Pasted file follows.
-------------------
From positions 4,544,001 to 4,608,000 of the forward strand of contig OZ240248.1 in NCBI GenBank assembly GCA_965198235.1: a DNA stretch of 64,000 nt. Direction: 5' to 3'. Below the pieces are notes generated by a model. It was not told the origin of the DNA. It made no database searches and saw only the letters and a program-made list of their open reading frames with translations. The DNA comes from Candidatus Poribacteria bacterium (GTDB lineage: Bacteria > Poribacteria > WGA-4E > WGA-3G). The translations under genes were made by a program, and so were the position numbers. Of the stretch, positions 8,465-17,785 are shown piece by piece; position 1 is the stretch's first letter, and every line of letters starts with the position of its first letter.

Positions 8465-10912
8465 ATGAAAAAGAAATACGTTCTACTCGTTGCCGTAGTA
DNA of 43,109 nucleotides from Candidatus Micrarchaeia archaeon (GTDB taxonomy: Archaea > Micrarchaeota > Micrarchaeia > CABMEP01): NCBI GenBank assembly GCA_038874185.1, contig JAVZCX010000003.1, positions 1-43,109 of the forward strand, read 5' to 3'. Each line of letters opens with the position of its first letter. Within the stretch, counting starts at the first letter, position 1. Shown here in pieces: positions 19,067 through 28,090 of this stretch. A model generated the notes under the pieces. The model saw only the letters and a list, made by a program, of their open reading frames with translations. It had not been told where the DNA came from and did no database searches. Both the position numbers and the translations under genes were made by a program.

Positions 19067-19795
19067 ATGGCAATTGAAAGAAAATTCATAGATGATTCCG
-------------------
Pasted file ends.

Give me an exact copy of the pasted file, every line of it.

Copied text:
From positions 4,544,001 to 4,608,000 of the forward strand of contig OZ240248.1 in NCBI GenBank assembly GCA_965198235.1: a DNA stretch of 64,000 nt. Direction: 5' to 3'. Below the pieces are notes generated by a model. It was not told the origin of the DNA. It made no database searches and saw only the letters and a program-made list of their open reading frames with translations. The DNA comes from Candidatus Poribacteria bacterium (GTDB lineage: Bacteria > Poribacteria > WGA-4E > WGA-3G). The translations under genes were made by a program, and so were the position numbers. Of the stretch, positions 8,465-17,785 are shown piece by piece; position 1 is the stretch's first letter, and every line of letters starts with the position of its first letter.

Positions 8465-10912
8465 ATGAAAAAGAAATACGTTCTACTCGTTGCCGTAGTA
DNA of 43,109 nucleotides from Candidatus Micrarchaeia archaeon (GTDB taxonomy: Archaea > Micrarchaeota > Micrarchaeia > CABMEP01): NCBI GenBank assembly GCA_038874185.1, contig JAVZCX010000003.1, positions 1-43,109 of the forward strand, read 5' to 3'. Each line of letters opens with the position of its first letter. Within the stretch, counting starts at the first letter, position 1. Shown here in pieces: positions 19,067 through 28,090 of this stretch. A model generated the notes under the pieces. The model saw only the letters and a list, made by a program, of their open reading frames with translations. It had not been told where the DNA came from and did no database searches. Both the position numbers and the translations under genes were made by a program.

Positions 19067-19795
19067 ATGGCAATTGAAAGAAAATTCATAGATGATTCCG